ScienceDaily (Nov. 28, 2009) — Ecologists have at last worked out a way of using recordings of birdsong to accurately measure the size of bird populations. This is the first time sound recordings from a microphone array have been translated into accurate estimates of bird species' populations. Because the new technique, reported in the British Ecological Society's Journal of Applied Ecology, will also work with whale song, it could lead to a major advance in our ability to monitor whale and dolphin numbers.
Birds communicate by singing or calling, and biologists have long counted these cues to get an index of bird abundance. But it is much harder to work out the actual density of a bird population because existing methods need observers to measure either the distance to each bird, or whether they are within a set distance from the observer. This is straightforward if birds are seen, but difficult when birds are heard but not seen.
According to Dawson: "We devised a way to estimate population density of birds or other animals that vocalise by combining sound information from several microphones. A sound spreading through a forest or other habitat leaves a 'footprint'. The size of the footprint depends on how quickly the sound attenuates. Mathematically, there is a unique combination of population density and attenuation rate that best matches the number and 'size' of the recorded sounds. We used computer methods to find the best match, and thereby estimate density."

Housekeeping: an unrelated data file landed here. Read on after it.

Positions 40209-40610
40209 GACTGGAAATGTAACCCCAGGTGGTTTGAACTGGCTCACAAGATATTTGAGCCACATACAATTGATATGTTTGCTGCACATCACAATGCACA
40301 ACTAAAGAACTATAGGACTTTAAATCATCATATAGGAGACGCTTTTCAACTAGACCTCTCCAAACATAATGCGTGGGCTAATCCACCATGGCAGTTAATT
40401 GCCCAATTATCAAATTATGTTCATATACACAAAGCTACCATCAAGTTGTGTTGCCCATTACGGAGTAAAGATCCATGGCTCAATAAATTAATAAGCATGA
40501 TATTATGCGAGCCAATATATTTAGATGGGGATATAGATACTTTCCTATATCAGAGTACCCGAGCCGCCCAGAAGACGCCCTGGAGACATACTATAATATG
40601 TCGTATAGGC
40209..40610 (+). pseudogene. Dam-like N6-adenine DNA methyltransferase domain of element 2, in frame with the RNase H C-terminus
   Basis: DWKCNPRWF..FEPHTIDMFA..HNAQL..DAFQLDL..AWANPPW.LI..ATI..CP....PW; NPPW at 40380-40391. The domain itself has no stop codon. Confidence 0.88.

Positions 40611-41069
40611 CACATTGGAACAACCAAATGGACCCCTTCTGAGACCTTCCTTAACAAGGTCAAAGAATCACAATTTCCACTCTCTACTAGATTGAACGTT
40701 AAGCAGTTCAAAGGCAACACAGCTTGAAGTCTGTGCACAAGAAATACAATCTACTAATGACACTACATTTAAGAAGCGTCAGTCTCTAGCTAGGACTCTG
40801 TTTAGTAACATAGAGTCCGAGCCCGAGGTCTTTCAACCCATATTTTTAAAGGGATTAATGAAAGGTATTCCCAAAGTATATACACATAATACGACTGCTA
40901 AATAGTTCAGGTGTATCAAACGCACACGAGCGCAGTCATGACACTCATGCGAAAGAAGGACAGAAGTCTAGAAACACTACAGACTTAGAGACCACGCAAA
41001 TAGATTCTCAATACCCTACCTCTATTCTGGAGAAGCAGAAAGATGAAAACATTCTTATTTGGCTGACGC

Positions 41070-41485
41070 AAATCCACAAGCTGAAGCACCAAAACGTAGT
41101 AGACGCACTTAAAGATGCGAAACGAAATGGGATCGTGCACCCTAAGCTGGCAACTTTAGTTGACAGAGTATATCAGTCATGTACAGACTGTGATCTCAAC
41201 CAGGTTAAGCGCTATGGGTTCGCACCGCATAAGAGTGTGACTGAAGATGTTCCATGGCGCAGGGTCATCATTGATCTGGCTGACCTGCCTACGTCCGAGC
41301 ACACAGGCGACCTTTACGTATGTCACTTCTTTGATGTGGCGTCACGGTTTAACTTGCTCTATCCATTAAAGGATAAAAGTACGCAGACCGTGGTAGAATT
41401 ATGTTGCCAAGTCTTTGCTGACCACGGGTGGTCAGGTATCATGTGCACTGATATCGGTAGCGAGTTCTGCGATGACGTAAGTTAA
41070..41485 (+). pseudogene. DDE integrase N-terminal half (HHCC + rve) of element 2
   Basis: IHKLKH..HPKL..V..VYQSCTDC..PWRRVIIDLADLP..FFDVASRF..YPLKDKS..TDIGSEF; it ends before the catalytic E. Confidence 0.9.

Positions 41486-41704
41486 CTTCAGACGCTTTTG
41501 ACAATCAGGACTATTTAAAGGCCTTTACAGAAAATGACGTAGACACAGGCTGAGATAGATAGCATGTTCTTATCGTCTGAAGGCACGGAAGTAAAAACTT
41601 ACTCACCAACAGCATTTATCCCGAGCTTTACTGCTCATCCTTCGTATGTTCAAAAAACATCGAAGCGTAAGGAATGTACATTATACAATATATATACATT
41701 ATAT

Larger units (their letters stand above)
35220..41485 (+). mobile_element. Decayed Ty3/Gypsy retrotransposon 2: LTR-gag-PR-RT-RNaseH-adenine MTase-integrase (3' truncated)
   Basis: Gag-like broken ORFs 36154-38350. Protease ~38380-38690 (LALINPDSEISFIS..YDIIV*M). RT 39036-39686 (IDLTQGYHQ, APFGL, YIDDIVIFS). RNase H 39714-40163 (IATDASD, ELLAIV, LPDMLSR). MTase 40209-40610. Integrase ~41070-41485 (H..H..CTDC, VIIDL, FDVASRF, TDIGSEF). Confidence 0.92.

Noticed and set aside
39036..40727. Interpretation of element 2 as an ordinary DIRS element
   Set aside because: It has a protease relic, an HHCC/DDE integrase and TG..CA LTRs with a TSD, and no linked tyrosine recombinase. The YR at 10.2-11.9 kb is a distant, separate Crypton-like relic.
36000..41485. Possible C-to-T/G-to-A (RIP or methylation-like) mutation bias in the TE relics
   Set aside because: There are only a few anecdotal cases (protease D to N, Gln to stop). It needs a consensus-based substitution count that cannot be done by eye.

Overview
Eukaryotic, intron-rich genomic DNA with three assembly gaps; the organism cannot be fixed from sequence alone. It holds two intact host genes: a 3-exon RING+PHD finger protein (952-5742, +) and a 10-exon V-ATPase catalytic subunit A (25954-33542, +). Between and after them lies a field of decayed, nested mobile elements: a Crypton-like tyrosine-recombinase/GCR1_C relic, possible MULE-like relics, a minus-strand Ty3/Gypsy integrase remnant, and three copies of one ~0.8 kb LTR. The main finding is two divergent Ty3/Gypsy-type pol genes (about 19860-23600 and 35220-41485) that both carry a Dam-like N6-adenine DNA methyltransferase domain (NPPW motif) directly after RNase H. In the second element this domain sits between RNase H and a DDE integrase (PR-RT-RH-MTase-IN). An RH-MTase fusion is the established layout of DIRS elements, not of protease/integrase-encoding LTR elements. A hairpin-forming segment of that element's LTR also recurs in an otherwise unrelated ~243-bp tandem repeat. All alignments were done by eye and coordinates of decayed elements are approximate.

Dawson and Efford developed the method by recording the ovenbird -- a warbler more often heard than seen -- in deciduous forest at the Patuxent Research Refuge near Laurel, Maryland, USA. They rigged up four microphones close to the ground in a square with 21 metre-long sides. Over five days, they moved the microphones to 75 different points across their study area and recorded ovenbirds singing.
They chose the ovenbird as the species from which to develop the method because of its concise, distinctive song and because the males sing from the lower layers of the forest.
The new acoustic technique gives a more accurate estimate of bird numbers than using nets to capture birds, which can be stressful for the birds as well as time consuming for the researchers.
As well as helping assess populations of cryptic bird species such as the ovenbird, the new technique might be applied to measuring hard-to-reach populations of marine mammals, such as whales and dolphins. Developing ways of estimating whale and dolphin numbers acoustically is seen as critical for understanding these species' populations.
Recording the sounds has other benefits, too. "Sound intensity and other characteristics can be measured from the spectrogram -- the graph of the sounds -- to improve density estimates. Archiving the sounds also makes it possible to re-examine them, or to extract additional information as analytical methods evolve," says Dawson.
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